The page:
[some of] august-october 2011 reading

I say some of because, truly, I’ve lost track of a lot of books I’ve read in the past few months. I moved on August 9 and have taken three weekend trips in the past three months, and, oh, there’s the whole pregnancy thing, so, you know, who knows? Anyway, here are the ones I can remember.

Crooked Letter, Crooked Letter by Tom Franklin — August’s mystery selection. As I’m not a mystery reader by nature, the group is always interested in whether or not I liked a particular book. Almost everyone liked this one, including me, although I liked it because it’s as much a book about boys in the South and race relations as it is a mystery. I’m not generally inclined to compare things to To Kill a Mockingbird, but Franklin’s book does have a bit of that feel.

Ten Thousand Saints by Eleanor Henderson — I am hoping that Jenna will read this sometime so she can tell me if she thinks the Lower East Side is portrayed well in it. The novel concerns a group of kids who migrate from being drug users in Vermont to being straight-edge punks who get caught up in the scene in 1980s New York City and are even around for the Tompkins Square Park Riot.

An American Radical: Political Prisoner in My Own Country by Susan Rosenberg — I ran across this too late to include it as one of the readings for the Women in Prison section of the library’s new nonfiction book discussion group, but I figured I’d read it anyway just for more background. Rosenberg was one of a number of radicals — the kind who supported armed revolution — who got caught (usually as a result of stockpiling weapons or stealing large sums of money) and imprisoned for incredibly long periods of time. Such prisoners have, according to Rosenberg’s account, not only been imprisoned for longer than their crimes would usually merit but have also been treated radically differently from “ordinary” prisoners. Not that ordinary prisoners are treated well, mind you (as she’d be the first to acknowledge).

Gone, Baby, Gone by Dennis Lehane — September’s mystery selection. I told the group that halfway through this book I realized what I don’t really like about mysteries and thrillers — I always know how they’re going to end. Oh, I don’t mean I know who done it — I just mean that if, halfway through the book, we’re in the middle of what seems like a climactic scene, I know perfectly well that it’s not going to be the climax, because there are 200 pages left in the novel, and no mystery denouement takes that long.

Flying Close to the Sun by Cathy Wilkerson — Having read Rosenberg’s book, I was on a sixties radicals memoir kick, so I decided to pick up this one from a few years back. I still think Growing Up Underground is the best book I’ve read in this genre, but there were some worthwhile moments in Wilkerson’s book. I was (not surprisingly) most touched by her descriptions of getting pregnant and having her daughter while still living underground.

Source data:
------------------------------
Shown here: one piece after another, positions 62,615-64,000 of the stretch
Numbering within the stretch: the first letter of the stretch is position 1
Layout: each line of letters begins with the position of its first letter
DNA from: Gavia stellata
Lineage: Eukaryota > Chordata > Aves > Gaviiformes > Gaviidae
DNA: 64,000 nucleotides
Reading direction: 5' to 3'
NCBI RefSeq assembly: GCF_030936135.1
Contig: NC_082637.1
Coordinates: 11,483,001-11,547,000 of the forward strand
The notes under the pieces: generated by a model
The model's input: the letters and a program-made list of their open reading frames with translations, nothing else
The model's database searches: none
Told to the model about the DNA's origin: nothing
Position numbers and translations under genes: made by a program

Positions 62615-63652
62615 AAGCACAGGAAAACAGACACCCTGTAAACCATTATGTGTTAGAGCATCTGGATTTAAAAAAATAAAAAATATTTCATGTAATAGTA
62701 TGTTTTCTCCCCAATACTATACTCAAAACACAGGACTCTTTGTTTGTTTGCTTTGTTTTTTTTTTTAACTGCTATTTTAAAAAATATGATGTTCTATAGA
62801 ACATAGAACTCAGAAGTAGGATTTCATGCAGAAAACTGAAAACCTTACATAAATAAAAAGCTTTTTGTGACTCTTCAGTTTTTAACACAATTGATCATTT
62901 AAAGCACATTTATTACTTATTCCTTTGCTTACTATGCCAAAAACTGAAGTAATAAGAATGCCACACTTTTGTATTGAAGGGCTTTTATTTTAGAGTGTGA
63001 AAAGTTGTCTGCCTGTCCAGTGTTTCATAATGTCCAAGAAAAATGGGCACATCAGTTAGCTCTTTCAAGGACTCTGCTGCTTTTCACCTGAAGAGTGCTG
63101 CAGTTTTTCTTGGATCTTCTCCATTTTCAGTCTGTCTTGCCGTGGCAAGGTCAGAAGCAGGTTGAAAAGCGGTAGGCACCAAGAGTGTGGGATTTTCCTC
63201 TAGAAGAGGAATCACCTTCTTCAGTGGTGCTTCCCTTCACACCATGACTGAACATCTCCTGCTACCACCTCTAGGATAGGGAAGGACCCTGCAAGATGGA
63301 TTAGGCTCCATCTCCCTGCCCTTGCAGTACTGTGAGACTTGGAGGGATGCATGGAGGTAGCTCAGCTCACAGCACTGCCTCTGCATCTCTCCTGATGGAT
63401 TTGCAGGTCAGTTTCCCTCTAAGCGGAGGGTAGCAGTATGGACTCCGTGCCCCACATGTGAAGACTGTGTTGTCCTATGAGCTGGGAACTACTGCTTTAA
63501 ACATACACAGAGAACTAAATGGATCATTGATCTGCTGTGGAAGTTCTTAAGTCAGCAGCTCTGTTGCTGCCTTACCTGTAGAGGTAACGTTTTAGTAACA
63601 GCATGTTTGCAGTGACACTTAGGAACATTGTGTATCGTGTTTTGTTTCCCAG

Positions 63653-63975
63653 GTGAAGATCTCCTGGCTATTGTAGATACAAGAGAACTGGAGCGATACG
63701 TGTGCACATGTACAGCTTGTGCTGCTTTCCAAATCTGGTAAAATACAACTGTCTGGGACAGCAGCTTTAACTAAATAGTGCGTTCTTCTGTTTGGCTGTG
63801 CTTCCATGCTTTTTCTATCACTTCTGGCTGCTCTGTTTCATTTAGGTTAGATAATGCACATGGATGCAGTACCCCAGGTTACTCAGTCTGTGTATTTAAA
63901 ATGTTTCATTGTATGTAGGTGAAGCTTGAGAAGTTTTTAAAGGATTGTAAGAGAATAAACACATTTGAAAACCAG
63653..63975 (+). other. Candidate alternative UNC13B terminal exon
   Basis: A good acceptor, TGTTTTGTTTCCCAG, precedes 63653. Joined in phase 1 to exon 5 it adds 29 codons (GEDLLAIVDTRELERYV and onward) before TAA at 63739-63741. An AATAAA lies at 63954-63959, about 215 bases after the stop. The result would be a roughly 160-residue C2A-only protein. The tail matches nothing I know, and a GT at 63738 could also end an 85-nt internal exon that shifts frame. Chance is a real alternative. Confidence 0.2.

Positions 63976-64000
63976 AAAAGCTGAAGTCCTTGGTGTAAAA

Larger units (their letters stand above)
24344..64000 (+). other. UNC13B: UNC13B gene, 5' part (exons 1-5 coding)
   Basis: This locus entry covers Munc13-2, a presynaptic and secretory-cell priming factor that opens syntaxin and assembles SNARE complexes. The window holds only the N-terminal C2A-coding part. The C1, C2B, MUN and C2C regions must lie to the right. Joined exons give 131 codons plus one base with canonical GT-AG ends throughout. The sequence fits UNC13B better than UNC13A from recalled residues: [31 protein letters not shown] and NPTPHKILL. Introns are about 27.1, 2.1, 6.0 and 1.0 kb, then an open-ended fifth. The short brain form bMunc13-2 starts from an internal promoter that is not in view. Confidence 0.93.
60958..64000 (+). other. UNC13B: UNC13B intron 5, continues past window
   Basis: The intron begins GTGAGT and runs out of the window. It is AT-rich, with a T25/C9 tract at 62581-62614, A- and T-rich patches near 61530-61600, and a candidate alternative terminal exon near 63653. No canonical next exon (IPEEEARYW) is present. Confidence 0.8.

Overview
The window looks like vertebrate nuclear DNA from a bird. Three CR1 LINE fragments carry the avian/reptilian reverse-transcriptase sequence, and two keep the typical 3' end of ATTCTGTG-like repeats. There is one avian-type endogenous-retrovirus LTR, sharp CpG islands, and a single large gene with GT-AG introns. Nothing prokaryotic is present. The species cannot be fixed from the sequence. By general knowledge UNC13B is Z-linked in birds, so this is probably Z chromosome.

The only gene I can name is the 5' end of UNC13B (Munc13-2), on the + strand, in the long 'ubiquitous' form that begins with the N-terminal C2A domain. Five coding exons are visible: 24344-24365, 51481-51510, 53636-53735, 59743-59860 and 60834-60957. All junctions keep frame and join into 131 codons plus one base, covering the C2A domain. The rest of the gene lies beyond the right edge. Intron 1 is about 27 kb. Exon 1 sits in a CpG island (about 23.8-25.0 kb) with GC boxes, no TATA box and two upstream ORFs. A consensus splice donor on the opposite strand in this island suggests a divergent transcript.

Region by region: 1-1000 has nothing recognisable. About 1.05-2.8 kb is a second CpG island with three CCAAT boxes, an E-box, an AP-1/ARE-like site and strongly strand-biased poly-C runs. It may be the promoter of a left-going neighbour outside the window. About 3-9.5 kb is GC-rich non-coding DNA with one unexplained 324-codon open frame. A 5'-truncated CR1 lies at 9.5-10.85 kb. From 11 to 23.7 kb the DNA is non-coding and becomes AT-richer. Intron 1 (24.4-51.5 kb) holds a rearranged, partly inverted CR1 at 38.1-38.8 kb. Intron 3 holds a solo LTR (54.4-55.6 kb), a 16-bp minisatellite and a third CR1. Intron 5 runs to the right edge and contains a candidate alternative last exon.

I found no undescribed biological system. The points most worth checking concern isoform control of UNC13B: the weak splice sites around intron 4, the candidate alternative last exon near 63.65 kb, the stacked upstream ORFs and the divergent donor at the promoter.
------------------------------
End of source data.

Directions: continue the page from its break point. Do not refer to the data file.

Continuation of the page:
Witch Way to Murder? by Shirley Damsgaard — October’s mystery selection. About as serious as it sounds. Bleah.

Madness by Marya Hornbacher — I’ve never been able to make it through Hornbacher’s first book, Wasted, because reading about eating disorders always makes me feel ill, but I was interested to run across this memoir and learn that her primary diagnosis turned out to be not anorexia but bipolar illness (and its frequent attendant, alcoholism). Hornbacher’s style can be distracting to read, but it’s a pretty good approximation of what mania sounds like.

Maine by J. Courtney Sullivan — A novel narrated by three generations of women while visiting their family’s Maine summer home. Sullivan manages a minor miracle in handling shifting perceptions — the character I started out liking the best was the one I was most irked with by the end, and the character I was most annoyed with at the start was the one I most sympathized with by the end.

Life on the Outside: The Prison Odyssey of Elaine Bartlett by Jennifer Gonnerman — Elaine Bartlett was arrested (as part of a sting operation) with just enough cocaine to kick in a mandatory minimum sentence of 20 years. She received clemency after 17 years, but, not surprisingly, life was not much easier outside of prison than it was inside. Gonnerman, a journalist for the Village Voice, followed Elaine for her first year out and tells her story. We read this for the Women in Prison discussion, but it would also pair well with Random Family (my review).

Resistance Behind Bars: The Struggles of Incarcerated Women by Victoria Law — The final book for the Women in Prison discussion. Law documents the largely undocumented work that women in prison have done to organize for their own betterment, whether through forming peer education groups (surprisingly, these are often frowned upon by prison administrators — God forbid prisoners teach each other about HIV!) or going on hunger strikes. Very revealing.

 

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